Battlestar Galactica PanelApart from the shameless hawking, occasionally, a panel discussion brought back flashes of the past and reminded me why certain aspects of the San Diego Con still have their appeal. Most notably, a panel of expert “robotologists” debated the fighting prowess of their various favorite robots. In a surprise upset, the Yul Brynner robot from Westworld actually defeated MechaGodzilla while Vicki (the robot girl from “Small Wonder”) vanquished the robot from “Lost in Space.” (“He has a weak spot for young kids,” one panelist reasoned, “and Vicki is just the right height to pull out his power pack.”) Who’d have thunk it? Finally, kudos to this year’s winners of the Masquerade Contest, three couples, including Ming the Merciless and Barbarella, who tangoed their way to the title in a hilarious skit entitled “Dancing with Celebrities from the Stars.”

Huge ArenaYes, big-studio promotion abounds, and the charms of the old San Diego Comic Con are forever gone, but occasionally the curtain of commercialism lifts and I can catch a glimpse of cons past, of a wide-eyed 13-year-old boy walking down the corridors of the old convention center with his brother, captivated by the colors and the sounds and the sights of his very first con. I guess that’s what keeps me coming back.

4 Replies to “KING CON: The 36th Annual San Diego Comic Con International”

  1. Evil One,

    Great synopsis. And of course you realize that any further attempts to deny your membership in the geek kingdom will be all for naught.

    Glad to hear the “Battlestar” panel was good, but please tell me that Ron Moore doesn’t constantly toss his hair about like he is in that photo.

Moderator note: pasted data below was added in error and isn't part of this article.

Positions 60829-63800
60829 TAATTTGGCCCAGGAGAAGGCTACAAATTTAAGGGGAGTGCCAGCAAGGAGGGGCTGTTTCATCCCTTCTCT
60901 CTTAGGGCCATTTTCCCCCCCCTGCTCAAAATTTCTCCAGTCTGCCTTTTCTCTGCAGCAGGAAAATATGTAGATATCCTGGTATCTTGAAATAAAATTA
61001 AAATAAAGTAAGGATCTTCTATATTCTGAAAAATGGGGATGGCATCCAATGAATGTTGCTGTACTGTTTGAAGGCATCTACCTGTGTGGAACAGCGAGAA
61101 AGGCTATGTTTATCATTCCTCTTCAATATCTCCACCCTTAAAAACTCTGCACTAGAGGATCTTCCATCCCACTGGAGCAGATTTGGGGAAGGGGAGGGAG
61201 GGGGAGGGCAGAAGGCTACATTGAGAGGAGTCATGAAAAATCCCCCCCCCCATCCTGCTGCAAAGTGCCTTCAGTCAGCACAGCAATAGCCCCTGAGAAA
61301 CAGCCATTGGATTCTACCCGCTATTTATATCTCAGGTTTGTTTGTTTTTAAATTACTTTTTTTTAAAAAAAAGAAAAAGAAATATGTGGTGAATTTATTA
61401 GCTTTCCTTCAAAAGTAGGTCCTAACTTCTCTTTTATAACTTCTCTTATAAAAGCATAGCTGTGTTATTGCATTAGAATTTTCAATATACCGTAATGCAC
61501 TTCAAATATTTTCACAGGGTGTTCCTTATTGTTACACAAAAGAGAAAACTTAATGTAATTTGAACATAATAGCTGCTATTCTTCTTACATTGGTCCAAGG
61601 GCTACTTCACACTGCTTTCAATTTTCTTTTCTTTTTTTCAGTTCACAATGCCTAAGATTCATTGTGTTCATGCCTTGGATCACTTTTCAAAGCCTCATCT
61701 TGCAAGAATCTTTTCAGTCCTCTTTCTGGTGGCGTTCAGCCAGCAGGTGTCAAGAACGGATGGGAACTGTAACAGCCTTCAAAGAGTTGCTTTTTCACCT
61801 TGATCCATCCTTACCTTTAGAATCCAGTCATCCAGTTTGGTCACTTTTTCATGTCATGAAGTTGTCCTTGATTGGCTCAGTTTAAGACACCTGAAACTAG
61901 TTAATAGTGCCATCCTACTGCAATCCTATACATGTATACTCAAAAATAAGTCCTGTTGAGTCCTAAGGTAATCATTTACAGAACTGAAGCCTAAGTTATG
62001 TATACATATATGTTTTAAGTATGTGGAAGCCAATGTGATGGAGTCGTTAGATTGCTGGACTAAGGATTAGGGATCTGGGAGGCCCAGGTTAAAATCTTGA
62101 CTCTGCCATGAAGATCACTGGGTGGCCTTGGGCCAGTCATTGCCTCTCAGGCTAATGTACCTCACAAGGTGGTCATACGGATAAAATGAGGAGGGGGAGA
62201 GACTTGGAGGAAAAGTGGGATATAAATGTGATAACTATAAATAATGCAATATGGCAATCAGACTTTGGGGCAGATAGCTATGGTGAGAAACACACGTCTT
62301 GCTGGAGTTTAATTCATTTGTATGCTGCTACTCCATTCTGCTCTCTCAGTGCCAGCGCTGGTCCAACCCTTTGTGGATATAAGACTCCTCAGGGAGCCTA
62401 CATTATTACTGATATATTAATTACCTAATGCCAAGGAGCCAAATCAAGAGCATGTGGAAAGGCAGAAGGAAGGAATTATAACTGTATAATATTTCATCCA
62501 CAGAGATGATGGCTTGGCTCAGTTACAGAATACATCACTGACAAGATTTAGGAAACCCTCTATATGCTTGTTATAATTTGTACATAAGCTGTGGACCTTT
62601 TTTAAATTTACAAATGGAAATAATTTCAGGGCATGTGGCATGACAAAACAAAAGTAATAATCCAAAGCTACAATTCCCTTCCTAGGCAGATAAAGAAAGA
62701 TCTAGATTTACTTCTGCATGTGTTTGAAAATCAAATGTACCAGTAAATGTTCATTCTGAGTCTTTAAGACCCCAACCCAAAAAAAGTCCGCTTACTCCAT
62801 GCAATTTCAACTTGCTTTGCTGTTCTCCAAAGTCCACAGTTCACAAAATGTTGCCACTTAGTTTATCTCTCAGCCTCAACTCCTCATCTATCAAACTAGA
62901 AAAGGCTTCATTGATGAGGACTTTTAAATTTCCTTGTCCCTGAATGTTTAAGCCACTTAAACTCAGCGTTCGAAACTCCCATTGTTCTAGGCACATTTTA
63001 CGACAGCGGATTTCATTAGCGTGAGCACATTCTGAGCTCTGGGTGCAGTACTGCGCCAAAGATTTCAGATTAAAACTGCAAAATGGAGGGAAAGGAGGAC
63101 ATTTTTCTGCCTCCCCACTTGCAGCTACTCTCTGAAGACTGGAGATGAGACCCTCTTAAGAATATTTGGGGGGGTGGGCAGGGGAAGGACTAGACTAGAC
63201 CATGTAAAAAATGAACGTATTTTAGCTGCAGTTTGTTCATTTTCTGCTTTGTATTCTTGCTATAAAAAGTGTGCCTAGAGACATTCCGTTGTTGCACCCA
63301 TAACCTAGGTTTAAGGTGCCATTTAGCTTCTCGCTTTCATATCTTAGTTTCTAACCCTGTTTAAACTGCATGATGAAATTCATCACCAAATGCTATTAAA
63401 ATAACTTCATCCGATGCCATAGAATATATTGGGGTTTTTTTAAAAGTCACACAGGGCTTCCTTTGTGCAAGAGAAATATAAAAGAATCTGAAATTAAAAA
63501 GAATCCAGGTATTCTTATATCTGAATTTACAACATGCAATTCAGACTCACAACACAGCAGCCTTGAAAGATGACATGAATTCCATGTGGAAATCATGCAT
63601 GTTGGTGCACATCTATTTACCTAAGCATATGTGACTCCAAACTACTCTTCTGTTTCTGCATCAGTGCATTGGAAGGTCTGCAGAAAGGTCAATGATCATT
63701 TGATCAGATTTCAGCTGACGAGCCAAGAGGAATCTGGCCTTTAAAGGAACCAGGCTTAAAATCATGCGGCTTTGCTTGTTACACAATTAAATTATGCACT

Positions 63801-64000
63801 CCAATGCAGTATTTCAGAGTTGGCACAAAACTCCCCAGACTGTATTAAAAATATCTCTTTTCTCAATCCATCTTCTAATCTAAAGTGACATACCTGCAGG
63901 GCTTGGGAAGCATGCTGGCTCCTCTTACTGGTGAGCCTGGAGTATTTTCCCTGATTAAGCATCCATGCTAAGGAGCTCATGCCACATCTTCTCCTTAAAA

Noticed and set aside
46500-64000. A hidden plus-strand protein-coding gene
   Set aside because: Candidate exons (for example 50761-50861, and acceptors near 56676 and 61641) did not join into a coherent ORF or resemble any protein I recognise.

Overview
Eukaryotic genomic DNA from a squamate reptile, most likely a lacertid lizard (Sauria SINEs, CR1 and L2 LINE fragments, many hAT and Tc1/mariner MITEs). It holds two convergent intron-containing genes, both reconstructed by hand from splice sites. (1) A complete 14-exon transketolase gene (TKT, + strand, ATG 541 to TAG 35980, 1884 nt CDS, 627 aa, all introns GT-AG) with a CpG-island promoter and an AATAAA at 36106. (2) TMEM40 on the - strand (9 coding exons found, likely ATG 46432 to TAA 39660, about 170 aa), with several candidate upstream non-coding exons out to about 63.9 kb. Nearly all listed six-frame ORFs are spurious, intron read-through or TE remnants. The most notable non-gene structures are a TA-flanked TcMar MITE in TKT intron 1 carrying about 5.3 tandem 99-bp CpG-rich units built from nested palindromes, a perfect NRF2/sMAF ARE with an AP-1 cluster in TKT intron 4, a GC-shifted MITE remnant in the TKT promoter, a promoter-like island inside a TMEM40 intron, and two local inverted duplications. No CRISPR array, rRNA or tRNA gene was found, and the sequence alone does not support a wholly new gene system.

And I hate to say it, but I have a growing irrational compulsion to see “Snakes on a Plane” on opening night. Audience participation. That’s all I have to say about that.

    -Devin

  2. Dave,

    Nice job on summing up the Con throughout the years. As one of the people who has attended all those Cons with you (except your first few with your brother Jesse), I agree with everything you wrote. This last one was the worst, with way too many people (it’s so corporate, man!)
    If anyone is interested, I have soooo many pictures of Dave that I think you may find interesting. It’s too bad he couldn’t pony up the dough to prevent me from distributing them. I think the year he and Lou entered the masquerade as Blackbolt and Warlock is the best.
    🙂

  3. Dave,

    The con was fun but did we really have to wear those “Longing For Langalana” costumes this year? And *you’re* complaining about shameless promotion? By the way, I can’t wait for the extended novella…

    L

  4. Great writing, David. I especially enjoyed the arc of the blog, as you neatly tied things up by recalling the early days of youth and innocence.

    I’ll definitely have to go one day, hopefully before it becomes even bigger and more commercial.